β-Adrenergic receptor polymorphisms and response to salmeterol

Michael E. Wechsler, Erik Lehman, Stephen C. Lazarus, Robert F. Lemanske, Homer A. Boushey, Aaron Deykin, John V. Fahy, Christine A. Sorkness, Vernon M. Chinchilli, Timothy J. Craig, Emily DiMango, Monica Kraft, Frank Leone, Richard J. Martin, Stephen P. Peters, Stanley J. Szefler, Wenlei Liu, Elliot Israel

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269 Scopus citations

Abstract

Rationale: Several studies suggest that patients with asthmawho are homozygous for arginine at the 16th position of the β2- adrenergic receptor may not benefit from short-acting β-agonists. Objectives: We investigated whether such genotype-specific effects occur when patients are treated with long-acting β-agonists and whether such effects are modified by concurrent inhaled corticosteroid (ICS) use. Methods:Wecompared salmeterol response in patients with asthma homozygous for arginine at B16 (B16Arg/Arg) with those homozygous for glycine at B16 (B16Gly/Gly) in two separate cohorts. In the first, subjects were randomized to regular therapy with salmeterol while simultaneously discontinuing ICS therapy. In the second, subjects were randomized to regular therapy with salmeterol while continuing concomitant ICS. Results: In both trials, B16Arg/Arg subjects did not benefit compared with B16Gly/Gly subjects after salmeterol was initiated. In the first cohort, compared with placebo, the addition of salmeterol was associated with a 51.4 L/min lower A.M. peak expiratory flow (PEF; p = 0.005) in B16Arg/Arg subjects(salmeterol, n = 12; placebo, n = 5) as compared with B16Gly/Gly subjects (salmeterol, n = 13; placebo, n = 13). In the second cohort, B16Arg/Arg subjects treated with salmeterol and ICS concurrently (n = 8) had a lower A.M. PEF (36.8 L/min difference, p = 0.048) than B16Gly/Gly subjects (n = 22) treated with the same regimen. In addition, B16 Arg/Arg subjects in the second cohort had lower FEV1 (0.42 L, p = 0.003), increased symptom scores (0.2 units, p = 0.034), and increased albuterol rescue use (0.95 puffs/d, p = 0.004) compared with B16Gly/Gly subjects. Conclusions: Relative to B16Gly/Gly patients with asthma, B16Arg/Arg patients with asthma may have an impaired therapeutic response to salmeterol in either the absence or presence of concurrent ICS use. Investigation of alternate treatment strategies may benefit this group.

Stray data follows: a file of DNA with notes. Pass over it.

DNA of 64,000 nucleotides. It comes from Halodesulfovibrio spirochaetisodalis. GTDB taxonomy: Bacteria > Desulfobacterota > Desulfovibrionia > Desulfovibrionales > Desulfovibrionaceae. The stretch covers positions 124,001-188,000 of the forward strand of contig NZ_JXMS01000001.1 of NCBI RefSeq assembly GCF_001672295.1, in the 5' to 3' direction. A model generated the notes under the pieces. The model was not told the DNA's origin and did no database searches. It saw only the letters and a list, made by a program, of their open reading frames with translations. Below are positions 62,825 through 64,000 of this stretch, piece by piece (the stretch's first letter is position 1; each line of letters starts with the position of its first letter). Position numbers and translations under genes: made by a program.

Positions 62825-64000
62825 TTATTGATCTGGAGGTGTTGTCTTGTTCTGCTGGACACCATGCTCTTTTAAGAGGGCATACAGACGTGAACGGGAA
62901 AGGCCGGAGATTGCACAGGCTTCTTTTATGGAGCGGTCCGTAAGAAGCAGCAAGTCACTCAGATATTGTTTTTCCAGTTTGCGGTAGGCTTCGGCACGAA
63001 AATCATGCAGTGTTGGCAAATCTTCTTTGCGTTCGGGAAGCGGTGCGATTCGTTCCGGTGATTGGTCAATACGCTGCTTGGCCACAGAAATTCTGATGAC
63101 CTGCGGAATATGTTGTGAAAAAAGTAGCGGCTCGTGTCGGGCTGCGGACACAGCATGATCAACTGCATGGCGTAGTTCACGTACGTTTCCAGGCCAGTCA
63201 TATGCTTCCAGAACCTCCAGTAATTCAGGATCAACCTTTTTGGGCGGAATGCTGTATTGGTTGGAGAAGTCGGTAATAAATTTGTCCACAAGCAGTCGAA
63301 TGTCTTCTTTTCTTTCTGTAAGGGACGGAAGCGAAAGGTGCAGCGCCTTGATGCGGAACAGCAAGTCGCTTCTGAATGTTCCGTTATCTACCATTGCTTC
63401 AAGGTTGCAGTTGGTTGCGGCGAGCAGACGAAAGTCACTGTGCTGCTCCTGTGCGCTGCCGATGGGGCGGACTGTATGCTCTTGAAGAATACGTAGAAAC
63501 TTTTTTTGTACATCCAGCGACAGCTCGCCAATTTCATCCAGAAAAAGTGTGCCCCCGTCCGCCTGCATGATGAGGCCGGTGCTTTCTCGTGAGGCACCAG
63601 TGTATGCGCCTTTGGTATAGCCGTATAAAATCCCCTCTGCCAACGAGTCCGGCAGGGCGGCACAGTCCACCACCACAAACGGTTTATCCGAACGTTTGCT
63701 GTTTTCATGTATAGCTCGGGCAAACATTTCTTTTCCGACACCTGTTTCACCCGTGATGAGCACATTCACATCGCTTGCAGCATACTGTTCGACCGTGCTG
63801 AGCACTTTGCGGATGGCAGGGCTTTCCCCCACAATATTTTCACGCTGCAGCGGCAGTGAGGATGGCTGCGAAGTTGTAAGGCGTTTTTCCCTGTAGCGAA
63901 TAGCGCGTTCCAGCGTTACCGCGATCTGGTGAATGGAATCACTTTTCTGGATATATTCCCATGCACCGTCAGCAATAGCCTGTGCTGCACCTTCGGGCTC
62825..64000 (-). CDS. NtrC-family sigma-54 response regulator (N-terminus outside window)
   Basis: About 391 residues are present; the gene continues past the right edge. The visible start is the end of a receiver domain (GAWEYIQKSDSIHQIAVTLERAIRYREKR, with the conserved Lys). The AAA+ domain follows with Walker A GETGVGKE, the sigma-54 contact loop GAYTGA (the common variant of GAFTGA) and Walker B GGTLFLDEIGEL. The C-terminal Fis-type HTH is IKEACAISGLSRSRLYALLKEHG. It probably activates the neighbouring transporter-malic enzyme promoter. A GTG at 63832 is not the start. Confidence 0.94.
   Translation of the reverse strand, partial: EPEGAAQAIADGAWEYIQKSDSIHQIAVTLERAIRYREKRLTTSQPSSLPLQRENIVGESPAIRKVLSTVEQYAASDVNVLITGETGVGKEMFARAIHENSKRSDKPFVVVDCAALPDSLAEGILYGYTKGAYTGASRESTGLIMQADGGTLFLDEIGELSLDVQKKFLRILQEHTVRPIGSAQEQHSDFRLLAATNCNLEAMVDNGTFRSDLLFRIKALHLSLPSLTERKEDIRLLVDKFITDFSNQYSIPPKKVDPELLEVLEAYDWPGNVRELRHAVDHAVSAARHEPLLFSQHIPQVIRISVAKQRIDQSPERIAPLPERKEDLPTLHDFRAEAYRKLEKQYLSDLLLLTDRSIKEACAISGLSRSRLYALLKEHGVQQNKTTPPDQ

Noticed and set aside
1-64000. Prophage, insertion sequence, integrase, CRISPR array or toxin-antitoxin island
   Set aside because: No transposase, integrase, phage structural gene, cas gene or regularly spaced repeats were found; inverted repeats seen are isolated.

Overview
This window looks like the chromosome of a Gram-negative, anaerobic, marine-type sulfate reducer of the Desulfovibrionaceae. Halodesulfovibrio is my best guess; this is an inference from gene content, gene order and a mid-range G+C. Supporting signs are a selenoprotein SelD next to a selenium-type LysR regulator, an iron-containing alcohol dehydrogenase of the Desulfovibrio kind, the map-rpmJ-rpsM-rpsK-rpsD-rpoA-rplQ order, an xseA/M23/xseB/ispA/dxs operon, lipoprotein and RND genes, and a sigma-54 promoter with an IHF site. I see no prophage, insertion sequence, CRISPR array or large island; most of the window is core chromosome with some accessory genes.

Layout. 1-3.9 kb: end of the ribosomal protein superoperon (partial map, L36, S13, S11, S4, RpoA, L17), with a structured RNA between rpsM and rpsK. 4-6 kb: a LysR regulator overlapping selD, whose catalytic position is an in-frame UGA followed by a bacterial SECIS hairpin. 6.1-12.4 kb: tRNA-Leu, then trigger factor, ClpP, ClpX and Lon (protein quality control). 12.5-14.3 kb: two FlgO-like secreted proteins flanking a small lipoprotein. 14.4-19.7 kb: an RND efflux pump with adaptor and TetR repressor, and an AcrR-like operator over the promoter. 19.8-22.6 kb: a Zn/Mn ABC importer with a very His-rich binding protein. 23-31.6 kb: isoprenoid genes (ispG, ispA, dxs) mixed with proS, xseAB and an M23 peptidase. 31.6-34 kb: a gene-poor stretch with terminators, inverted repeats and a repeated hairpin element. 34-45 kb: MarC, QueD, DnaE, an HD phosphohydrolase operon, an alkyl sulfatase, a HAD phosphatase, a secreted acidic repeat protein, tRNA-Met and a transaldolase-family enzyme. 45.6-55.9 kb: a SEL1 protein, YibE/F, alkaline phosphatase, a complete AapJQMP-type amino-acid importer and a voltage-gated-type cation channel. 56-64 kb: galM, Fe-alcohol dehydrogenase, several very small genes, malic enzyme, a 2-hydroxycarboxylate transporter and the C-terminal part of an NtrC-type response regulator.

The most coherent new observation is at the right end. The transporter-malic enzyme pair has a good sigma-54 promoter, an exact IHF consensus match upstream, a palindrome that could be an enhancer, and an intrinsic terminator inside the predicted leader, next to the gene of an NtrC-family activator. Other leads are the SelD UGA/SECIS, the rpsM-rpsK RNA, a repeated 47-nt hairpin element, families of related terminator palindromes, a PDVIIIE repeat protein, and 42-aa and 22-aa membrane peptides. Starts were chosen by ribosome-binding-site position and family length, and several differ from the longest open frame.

Original languageEnglish (US)
Pages (from-to)519-526
Number of pages8
JournalAmerican journal of respiratory and critical care medicine
Volume173
Issue number5
DOIs
StatePublished - Mar 1 2006

Keywords

  • Asthma
  • Pharmacogenetics
  • Salmeterol
  • β-adrenergic receptor
  • β-agonists

ASJC Scopus subject areas

  • Pulmonary and Respiratory Medicine
  • Critical Care and Intensive Care Medicine

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    Wechsler, M. E., Lehman, E., Lazarus, S. C., Lemanske, R. F., Boushey, H. A., Deykin, A., Fahy, J. V., Sorkness, C. A., Chinchilli, V. M., Craig, T. J., DiMango, E., Kraft, M., Leone, F., Martin, R. J., Peters, S. P., Szefler, S. J., Liu, W., & Israel, E. (2006). β-Adrenergic receptor polymorphisms and response to salmeterol. American journal of respiratory and critical care medicine, 173(5), 519-526. https://doi.org/10.1164/rccm.200509-1519OC